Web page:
You don’t have to look too hard to find racism in South Africa. Sometimes the race problems are like demons that crawl around in the shadows, hiding themselves very well. On other occasions, the racism is so obvious, it’s impossible not to see and feel. It spits venom at you when you get into a taxi, arrive at school, or even when you go shopping at the mall, and leaves you defenceless. It saddens me to say this, but in my experience, our country has some serious racism skeletons in its closet and they come out play too often for my liking.
My girlfriend and I found out the hard way about where racism can show up and just how shockingly venomous it can be. We never thought that going to the mall would involve possibly confronting people for their racist behaviour towards us. But that’s exactly what happened.
Some months ago we went to Promenade mall in Mitchell’s Plain. We walked in there happy, proudly holding each other’s hands, but knowing that some would look, stare, or even point at us, while others would stare, point, and whisper. We expected that. We expected people to have their usual reaction: Surprise at the fact that she, a coloured woman, is dating me, a Xhosa man.
But what we got when we went into one of the stores was a bit too much to take. I couldn’t believe how bold the group of four store assistants were with their racism. It was shocking. As my girlfriend and I walked around in the store, with her going crazy over the shoes in there, and me walking behind her and just mostly nodding and agreeing with whatever she said, I saw them pointing at her and intensely discussing something. My girlfriend moved away from me to the one side of the store, while I stayed behind in one of the aisles near the tellers. The four women were so deep in their discussion that they didn’t even notice me walking closer to the teller, where they were standing. As I got closer, I finally heard one of them say: “Don’t be mad, man! That girl’s not coloured!” Another one nodded in agreement, “Ya, she’s wearing a weave.”
Hearing them gossip like that nearly sent me over the edge with anger. I was pissed, honestly. Why the hell was her race an issue? What did her race or her hair for that matter have to do with her buying shoes at their store? Were they going on because they couldn’t accept the idea of a coloured woman being with a black man? I wanted to confront them, to make them call their manager. Something.
When my girlfriend went up to them at the counter to ask about shoes sizes (at the time, I hadn’t yet told her that they were talking about her), I went with her, coiled, ready to hear if they were going to say anything to her face this time. But, no, they hid their racism and smiled at her. While there, I saw that the store’s manager, whom I was hoping to report the whole incident to, was amongst the four women. When I found out that the manager was one of the women in the group, I felt disheartened. I lost all the courage I had to go and confront them for their racist gossip. All I could ask myself was: If even the manager was behaving like this, who was I going to report them to? What power did I have to fight for my girlfriend’s dignity?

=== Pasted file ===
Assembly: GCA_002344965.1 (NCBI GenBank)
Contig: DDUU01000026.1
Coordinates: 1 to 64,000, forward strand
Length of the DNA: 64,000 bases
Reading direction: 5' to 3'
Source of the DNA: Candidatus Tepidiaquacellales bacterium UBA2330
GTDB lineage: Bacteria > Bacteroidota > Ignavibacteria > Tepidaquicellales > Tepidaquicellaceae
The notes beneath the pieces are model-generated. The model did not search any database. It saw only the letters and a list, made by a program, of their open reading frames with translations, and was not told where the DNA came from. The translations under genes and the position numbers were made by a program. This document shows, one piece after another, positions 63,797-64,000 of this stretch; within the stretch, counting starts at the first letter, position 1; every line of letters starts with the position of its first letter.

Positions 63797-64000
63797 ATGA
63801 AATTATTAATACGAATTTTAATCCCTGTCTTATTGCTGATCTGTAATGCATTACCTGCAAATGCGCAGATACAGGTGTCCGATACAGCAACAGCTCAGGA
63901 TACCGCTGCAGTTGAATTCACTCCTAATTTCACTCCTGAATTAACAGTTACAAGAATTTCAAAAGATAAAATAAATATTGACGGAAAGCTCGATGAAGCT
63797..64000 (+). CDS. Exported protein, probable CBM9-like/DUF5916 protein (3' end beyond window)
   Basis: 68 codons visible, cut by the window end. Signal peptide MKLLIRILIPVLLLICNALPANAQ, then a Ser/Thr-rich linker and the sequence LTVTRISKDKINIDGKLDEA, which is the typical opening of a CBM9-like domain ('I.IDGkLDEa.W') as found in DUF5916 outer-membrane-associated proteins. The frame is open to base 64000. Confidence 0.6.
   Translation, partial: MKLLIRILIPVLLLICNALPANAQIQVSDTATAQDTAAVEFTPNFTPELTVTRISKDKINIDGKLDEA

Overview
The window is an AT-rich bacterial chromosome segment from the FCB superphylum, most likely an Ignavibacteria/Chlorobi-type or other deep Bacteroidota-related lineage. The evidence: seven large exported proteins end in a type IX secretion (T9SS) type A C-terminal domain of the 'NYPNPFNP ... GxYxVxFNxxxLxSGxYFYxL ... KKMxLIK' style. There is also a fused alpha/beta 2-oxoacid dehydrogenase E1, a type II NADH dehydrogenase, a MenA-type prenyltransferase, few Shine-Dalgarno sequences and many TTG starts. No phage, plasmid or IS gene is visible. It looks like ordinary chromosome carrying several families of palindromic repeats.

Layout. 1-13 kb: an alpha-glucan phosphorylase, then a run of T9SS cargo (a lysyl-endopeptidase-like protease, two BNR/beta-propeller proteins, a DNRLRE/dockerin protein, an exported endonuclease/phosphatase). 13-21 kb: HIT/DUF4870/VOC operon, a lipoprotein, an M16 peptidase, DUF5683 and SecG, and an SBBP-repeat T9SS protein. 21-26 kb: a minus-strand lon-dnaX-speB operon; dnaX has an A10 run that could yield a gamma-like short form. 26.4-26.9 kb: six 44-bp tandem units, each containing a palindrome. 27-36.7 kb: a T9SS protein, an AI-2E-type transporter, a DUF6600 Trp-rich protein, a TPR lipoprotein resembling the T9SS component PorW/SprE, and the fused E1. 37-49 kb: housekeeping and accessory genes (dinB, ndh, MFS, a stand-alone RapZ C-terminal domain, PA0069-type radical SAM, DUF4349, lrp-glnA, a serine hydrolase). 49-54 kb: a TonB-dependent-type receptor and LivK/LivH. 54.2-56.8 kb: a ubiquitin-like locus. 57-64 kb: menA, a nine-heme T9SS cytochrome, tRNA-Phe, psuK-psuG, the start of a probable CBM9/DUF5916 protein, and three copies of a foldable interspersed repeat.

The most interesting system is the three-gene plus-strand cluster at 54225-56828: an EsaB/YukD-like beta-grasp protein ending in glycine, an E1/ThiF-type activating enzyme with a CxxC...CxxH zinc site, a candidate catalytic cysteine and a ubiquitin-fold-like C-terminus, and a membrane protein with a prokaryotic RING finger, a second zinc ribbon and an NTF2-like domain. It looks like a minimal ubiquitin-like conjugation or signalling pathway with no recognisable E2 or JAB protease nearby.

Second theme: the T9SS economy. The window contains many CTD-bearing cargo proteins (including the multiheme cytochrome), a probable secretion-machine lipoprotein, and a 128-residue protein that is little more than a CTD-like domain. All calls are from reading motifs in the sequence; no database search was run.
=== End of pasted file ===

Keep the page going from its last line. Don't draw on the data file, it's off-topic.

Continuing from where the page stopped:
I decided not to immediately tell my girlfriend about what had happened there. I was pretty sure if she knew while we were at the store she’d want to confront them right there and then. And I just didn’t have the strength to listen to them denying their racism, asking me what’s wrong with debating someone’s race or their weave. So, we walked out of the store, and when we were eventually done with the rest of our shopping we went home.
But in thinking about it now, I realise that maybe racism works that way. It makes you scared to confront and report it. It’s often hard to prove or notice. And it catches us off-guard. We innocently walk into places sometimes not expecting it, and it comes at us like a speeding bullet or a gust of wind even. When we do speak up about it, some look at us like we’re crazy, either because they’re in denial about it or they’re trying to hide their own guilt. They even say things like “I don’t see colour” or “There’s not a racist bone in my body” or even better “There’s no such thing as white privilege!” So, in the end, no one really says and does anything positive about it, and we end up pretending that racism no longer exists in this country.
Well, I say fuck that! Let’s talk about race honestly, smartly and with a lot of compassion. Let’s look at what we need to do to stop it from being a problem in malls, schools, trains, taxis, offices or anywhere else. Let’s understand that if we don’t do something meaningful, racism will keep happening in different and very scary ways. People like my girlfriend and I, school children, farmworkers, domestic workers, university students, garage employees and many others, will continue to suffer.
Importantly, though, I’m not saying let’s sit around and talk about race all the time. I’m not saying we should force people to talk about it, and nothing else. I also can’t talk about racism all the time, but I’m definitely willing to try certain things (not violence, though!) to fight it. I’ve made a promise to myself that I’ll make sure everyone who’s in my life knows how I feel and what I’m willing to do.
Tell us: Have you had experiences of everyday racism? How did you respond?